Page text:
Stewart-Treves Syndrome - A Rare Complication of Lymphedema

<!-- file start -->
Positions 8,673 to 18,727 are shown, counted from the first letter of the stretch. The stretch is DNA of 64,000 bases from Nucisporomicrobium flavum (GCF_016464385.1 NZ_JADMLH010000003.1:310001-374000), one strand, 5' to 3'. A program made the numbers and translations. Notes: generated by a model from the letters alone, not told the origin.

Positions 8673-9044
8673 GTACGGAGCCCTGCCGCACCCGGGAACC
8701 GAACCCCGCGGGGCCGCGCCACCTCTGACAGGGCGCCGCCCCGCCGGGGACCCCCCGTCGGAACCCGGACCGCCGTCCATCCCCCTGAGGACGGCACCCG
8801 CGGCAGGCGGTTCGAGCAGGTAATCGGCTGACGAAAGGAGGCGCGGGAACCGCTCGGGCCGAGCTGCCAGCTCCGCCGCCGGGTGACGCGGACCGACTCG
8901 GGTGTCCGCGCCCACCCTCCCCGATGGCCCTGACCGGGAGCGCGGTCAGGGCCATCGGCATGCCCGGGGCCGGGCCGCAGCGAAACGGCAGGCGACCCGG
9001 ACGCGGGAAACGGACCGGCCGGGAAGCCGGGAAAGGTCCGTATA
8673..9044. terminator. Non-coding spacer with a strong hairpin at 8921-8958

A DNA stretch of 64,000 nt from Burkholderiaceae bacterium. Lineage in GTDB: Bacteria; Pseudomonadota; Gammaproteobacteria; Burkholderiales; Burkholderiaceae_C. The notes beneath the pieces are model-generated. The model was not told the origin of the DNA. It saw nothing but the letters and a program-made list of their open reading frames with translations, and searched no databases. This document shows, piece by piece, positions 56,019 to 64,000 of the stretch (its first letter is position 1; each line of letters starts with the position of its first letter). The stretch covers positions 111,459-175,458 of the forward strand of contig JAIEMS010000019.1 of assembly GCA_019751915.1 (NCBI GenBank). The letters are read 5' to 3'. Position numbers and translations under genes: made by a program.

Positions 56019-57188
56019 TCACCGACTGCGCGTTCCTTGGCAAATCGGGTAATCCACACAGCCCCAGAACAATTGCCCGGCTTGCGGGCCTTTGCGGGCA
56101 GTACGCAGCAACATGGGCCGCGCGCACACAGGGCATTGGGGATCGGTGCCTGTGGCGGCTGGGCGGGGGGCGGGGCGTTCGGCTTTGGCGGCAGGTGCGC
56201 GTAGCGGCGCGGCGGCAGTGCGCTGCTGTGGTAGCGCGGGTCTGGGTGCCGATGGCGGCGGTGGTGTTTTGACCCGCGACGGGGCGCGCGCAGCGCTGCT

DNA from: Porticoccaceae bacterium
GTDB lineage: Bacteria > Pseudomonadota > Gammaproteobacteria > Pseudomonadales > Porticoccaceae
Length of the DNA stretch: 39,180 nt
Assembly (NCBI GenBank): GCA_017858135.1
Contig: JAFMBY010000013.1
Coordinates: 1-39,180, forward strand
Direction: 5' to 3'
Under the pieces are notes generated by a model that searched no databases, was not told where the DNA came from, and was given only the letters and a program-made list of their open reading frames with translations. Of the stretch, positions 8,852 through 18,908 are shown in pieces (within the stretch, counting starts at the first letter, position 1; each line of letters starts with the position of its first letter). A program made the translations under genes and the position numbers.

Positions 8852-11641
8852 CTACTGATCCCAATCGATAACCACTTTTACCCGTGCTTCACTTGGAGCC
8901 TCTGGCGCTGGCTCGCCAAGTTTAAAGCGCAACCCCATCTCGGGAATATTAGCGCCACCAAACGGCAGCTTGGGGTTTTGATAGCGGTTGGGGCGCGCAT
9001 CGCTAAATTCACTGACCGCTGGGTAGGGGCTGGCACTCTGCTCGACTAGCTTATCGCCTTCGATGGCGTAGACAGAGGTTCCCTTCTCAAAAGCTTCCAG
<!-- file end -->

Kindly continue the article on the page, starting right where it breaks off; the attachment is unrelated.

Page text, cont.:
Stewart-Treves syndrome is the development of angiosarcoma in chronically lymphedematous upper extremities following a mastectomy. This is a very rare entity that occurs in 0.07-0.2% of patients treated for breast cancer. The tumor occurs in a median time ranging from 10 to 17 years after mastectomy and is associated with poor prognosis. An aggressive clinical course and metastatic tendency results in a fatal outcome for most patients within two years of diagnosis. The 5-year survival rate does not exceed 15%. A surgical procedure is the treatment of choice. It is generally recommended to perform limb amputation because of the difficulties in macroscopically defining the tumor margins. Radiotherapy and chemotherapy can be of benefit when excision of the primary or recurrent tumor is impossible or when the patient does not consent to the surgical procedure. We present the only case of Stewart-Treves syndrome among 4908 patients treated for breast cancer in our Department from 1977 to 2005.